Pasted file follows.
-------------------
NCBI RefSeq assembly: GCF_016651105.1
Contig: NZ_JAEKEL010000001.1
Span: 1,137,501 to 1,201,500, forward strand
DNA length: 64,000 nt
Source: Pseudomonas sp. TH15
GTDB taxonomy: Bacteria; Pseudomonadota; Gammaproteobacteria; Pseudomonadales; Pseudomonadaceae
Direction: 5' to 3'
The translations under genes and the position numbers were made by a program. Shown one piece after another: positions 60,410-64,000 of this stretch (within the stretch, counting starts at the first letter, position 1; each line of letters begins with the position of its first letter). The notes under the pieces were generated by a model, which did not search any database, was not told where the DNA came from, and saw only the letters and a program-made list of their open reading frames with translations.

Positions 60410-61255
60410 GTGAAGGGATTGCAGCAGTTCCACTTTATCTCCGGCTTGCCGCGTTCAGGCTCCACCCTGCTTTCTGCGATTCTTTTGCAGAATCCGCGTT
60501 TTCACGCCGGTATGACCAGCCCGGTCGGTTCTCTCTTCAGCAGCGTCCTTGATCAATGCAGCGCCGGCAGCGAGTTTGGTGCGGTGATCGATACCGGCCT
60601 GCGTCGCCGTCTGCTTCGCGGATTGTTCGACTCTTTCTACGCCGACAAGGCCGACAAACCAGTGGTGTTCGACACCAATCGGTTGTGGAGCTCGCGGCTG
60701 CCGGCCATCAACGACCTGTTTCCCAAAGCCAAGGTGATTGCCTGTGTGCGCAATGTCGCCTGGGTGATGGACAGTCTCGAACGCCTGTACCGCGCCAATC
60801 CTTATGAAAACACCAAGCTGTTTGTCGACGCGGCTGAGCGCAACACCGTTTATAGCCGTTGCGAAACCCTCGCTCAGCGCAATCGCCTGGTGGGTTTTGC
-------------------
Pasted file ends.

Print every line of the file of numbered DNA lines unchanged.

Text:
NCBI RefSeq assembly: GCF_016651105.1
Contig: NZ_JAEKEL010000001.1
Span: 1,137,501 to 1,201,500, forward strand
DNA length: 64,000 nt
Source: Pseudomonas sp. TH15
GTDB taxonomy: Bacteria; Pseudomonadota; Gammaproteobacteria; Pseudomonadales; Pseudomonadaceae
Direction: 5' to 3'
The translations under genes and the position numbers were made by a program. Shown one piece after another: positions 60,410-64,000 of this stretch (within the stretch, counting starts at the first letter, position 1; each line of letters begins with the position of its first letter). The notes under the pieces were generated by a model, which did not search any database, was not told where the DNA came from, and saw only the letters and a program-made list of their open reading frames with translations.

Positions 60410-61255
60410 GTGAAGGGATTGCAGCAGTTCCACTTTATCTCCGGCTTGCCGCGTTCAGGCTCCACCCTGCTTTCTGCGATTCTTTTGCAGAATCCGCGTT
60501 TTCACGCCGGTATGACCAGCCCGGTCGGTTCTCTCTTCAGCAGCGTCCTTGATCAATGCAGCGCCGGCAGCGAGTTTGGTGCGGTGATCGATACCGGCCT
60601 GCGTCGCCGTCTGCTTCGCGGATTGTTCGACTCTTTCTACGCCGACAAGGCCGACAAACCAGTGGTGTTCGACACCAATCGGTTGTGGAGCTCGCGGCTG
60701 CCGGCCATCAACGACCTGTTTCCCAAAGCCAAGGTGATTGCCTGTGTGCGCAATGTCGCCTGGGTGATGGACAGTCTCGAACGCCTGTACCGCGCCAATC
60801 CTTATGAAAACACCAAGCTGTTTGTCGACGCGGCTGAGCGCAACACCGTTTATAGCCGTTGCGAAACCCTCGCTCAGCGCAATCGCCTGGTGGGTTTTGC